Determinant/Trace and Eigenvalues of a Matrix

Linear algebra problems and solutions

Problem 9

Let $A$ be an $n\times n$ matrix and let $\lambda_1, \dots, \lambda_n$ be its eigenvalues.
Show that

(1) $$\det(A)=\prod_{i=1}^n \lambda_i$$

(2) $$\tr(A)=\sum_{i=1}^n \lambda_i$$

Here $\det(A)$ is the determinant of the matrix $A$ and $\tr(A)$ is the trace of the matrix $A$.

Namely, prove that (1) the determinant of $A$ is the product of its eigenvalues, and (2) the trace of $A$ is the sum of the eigenvalues.
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We give two different proofs.

Plan 1.

  1. Use the definition of eigenvalues (the characteristic polynomial).
  2. Compare coefficients.

Plan 2.

  1. Make $A$ upper triangular matrix or in the Jordan normal/canonical form.
  2. Use the property of determinants and traces.

Proof. [Method 1]

(1) Recall that eigenvalues are roots of the characteristic polynomial $p(\lambda)=\det(A-\lambda I_n)$.
It follows that we have
\begin{align*}
&\det(A-\lambda I_n) \\
&=\begin{vmatrix}
a_{1 1}- \lambda & a_{1 2} & \cdots & a_{1,n} \\
a_{2 1} & a_{2 2} -\lambda & \cdots & a_{2,n} \\
\vdots & \vdots & \ddots & \vdots \\
a_{n 1} & a_{m 2} & \cdots & a_{n n}-\lambda
\end{vmatrix} =\prod_{i=1}^n (\lambda_i-\lambda). \tag{*}
\end{align*}

Letting $\lambda=0$, we see that $\det(A)=\prod_{i=1}^n \lambda_i$ and this completes the proof of part (a).


(2) Compare the coefficients of $\lambda^{n-1}$ of the both sides of (*).
The coefficient of $\lambda^{n-1}$ of the determinant on the left side of (*) is

$$(-1)^{n-1}(a_{11}+a_{22}+\cdots a_{n n})=(-1)^{n-1}\tr(A).$$
The coefficient of $\lambda^{n-1}$ of the determinant on the right side of (*) is
$$(-1)^{n-1}\sum_{i=1}^n \lambda_i.$$
Thus we have $\tr(A)=\sum_{i=1}^n \lambda_i$.

Proof. [Method 2]

Observe that there exists an $n \times n$ invertible matrix $P$ such that
\[P^{-1} A P= \begin{bmatrix}
\lambda_1 & * & \cdots & * \\
0 & \lambda_2 & \cdots & * \\
\vdots & \vdots & \ddots & \vdots \\
0 & 0 & \cdots & \lambda_n \tag{**}
\end{bmatrix}.
\] This is an upper triangular matrix and diagonal entries are eigenvalues.
(If this is not familiar to you, then study a “triangularizable matrix” or “Jordan normal/canonical form”.)

(1) Since the determinant of an upper triangular matrix is the product of diagonal entries, we have
\begin{align*}
\prod_{i=1}^n \lambda_i & =\det(P^{-1} A P)=\det(P^{-1}) \det(A) \det(P) \\
&= \det(P)^{-1}\det(A) \det(P)=\det(A),
\end{align*}
where we used the multiplicative property of the determinant.


(2) We take the trace of both sides of (**) and get
\begin{align*}
\sum_{i=1}^n \lambda_i =\tr(P^{-1}AP) =\tr(A).
\end{align*}
(Here for the last equality we used the property of the trace that $\tr(AB)=\tr(BA)$ for any $n\times n$ matrices $A$ and $B$.)
Thus we obtained the result $\tr(A)=\sum_{i=1}^n \lambda_i$.

Comment.

The proof of (1) in the first method is simple, but that of (2) requires a bit observation, especially when we find the coefficient of the left-hand side.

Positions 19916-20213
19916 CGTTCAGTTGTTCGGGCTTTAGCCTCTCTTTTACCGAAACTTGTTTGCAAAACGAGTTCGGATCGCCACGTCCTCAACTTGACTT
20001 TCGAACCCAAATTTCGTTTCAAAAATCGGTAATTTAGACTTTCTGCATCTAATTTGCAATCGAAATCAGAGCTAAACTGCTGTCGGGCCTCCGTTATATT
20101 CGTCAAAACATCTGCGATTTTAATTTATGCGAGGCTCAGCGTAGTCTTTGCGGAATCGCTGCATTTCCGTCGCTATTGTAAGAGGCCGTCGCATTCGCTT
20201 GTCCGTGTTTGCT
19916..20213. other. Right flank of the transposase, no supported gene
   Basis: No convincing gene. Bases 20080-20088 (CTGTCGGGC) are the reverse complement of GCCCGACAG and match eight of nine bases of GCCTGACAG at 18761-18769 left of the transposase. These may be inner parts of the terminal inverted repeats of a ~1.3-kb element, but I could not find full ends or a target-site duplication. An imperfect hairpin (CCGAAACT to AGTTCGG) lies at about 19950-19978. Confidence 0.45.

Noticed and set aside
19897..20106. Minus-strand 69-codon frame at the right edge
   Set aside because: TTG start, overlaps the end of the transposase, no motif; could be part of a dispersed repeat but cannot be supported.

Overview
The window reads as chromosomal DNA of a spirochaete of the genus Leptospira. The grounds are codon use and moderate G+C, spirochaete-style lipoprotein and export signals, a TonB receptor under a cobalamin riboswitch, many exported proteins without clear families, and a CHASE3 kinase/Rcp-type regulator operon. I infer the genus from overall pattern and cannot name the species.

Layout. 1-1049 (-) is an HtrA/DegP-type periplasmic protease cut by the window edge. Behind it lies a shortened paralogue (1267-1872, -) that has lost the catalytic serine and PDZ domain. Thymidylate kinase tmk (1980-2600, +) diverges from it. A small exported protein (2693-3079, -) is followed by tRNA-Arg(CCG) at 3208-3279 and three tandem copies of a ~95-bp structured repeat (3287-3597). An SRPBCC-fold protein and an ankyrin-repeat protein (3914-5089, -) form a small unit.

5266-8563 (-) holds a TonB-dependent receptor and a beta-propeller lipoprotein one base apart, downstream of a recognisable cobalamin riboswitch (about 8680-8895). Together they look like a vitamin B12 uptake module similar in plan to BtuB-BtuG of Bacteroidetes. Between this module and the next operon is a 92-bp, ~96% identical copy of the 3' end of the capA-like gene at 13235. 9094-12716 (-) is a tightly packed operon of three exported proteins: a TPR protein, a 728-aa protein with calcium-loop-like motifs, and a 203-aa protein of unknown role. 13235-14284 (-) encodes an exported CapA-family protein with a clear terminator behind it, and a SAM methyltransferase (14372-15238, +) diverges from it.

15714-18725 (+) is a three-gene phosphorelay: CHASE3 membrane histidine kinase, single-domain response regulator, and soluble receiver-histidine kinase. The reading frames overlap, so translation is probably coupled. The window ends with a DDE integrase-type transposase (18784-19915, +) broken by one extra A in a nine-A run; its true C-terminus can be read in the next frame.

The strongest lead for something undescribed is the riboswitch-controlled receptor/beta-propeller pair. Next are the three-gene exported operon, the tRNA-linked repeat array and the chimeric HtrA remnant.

The proof of (2) in the second method is simpler although you need to know about the Jordan normal/canonical form.

These two formulas relate the determinant and the trace, and the eigenvalue of a matrix in a very simple way.


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7 Responses

  1. 08/01/2016

    […] For (b), use (a) and consider the trace of $B$ and its relation to eigenvalues. For this relation, see the problem Determinant/trace and eigenvalues of a matrix. […]

  2. 04/16/2017

    […] Computing the determinant directly by hand is tedious. So use the fact that the determinant of a matrix $A$ is the product of all eigenvalues of $A$. […]

  3. 04/26/2017

    […] 5=tr(A^2)=lambda_1^2+lambda_2^2. end{align*} Here we used two facts. The first one is that the trace of a matrix is the sum of all eigenvalues of the matrix. The second one is that $lambda^2$ is an eigenvalue of $A^2$ if $lambda$ is an eigenvalue of $A$, […]

  4. 05/17/2017

    […] the product of all eigenvalues of $A$ is the determinant of $A$. (For a proof, see the post “Determinant/trace and eigenvalues of a matrix“.) Thus we have [alpha beta gamma=det(A)=1.] Thus, at least one of $alpha, beta, […]

  5. 06/05/2017

    […] Let us give a more theoretical explanation. If an $ntimes n$ matrix $A$ is diagonalizable, then there exists an invertible matrix $P$ such that [P^{-1}AP=begin{bmatrix} lambda_1 & 0 & cdots & 0 \ 0 & lambda_2 & cdots & 0 \ vdots & vdots & ddots & vdots \ 0 & 0 & cdots & lambda_n end{bmatrix},] where $lambda_1, dots, lambda_n$ are eigenvalues of $A$. Then we consider the determinants of the matrices of both sides. The determinant of the left hand side is begin{align*} det(P^{-1}AP)=det(P)^{-1}det(A)det(P)=det(A). end{align*} On the other hand, the determinant of the right hand side is the product [lambda_1lambda_2cdots lambda_n] since the right matrix is diagonal. Hence we obtain [det(A)=lambda_1lambda_2cdots lambda_n.] (Note that it is always true that the determinant of a matrix is the product of its eigenvalues regardless diagonalizability. See the post “Determinant/trace and eigenvalues of a matrix“.) […]

  6. 06/23/2017

    […] that the product of all eigenvalues of $A$ is the determinant of $A$. Thus, we have [frac{-1+sqrt{3}i}{2} cdot frac{-1-sqrt{3}i}{2}cdot lambda =det(A)=1.] […]

  7. 07/29/2017

    […] $det(A)=0$. Note that the product of all eigenvalues of $A$ is $det(A)$. (See the post “Determinant/Trace and Eigenvalues of a Matrix” for a proof.) Thus, $0$ is an eigenvalue of […]

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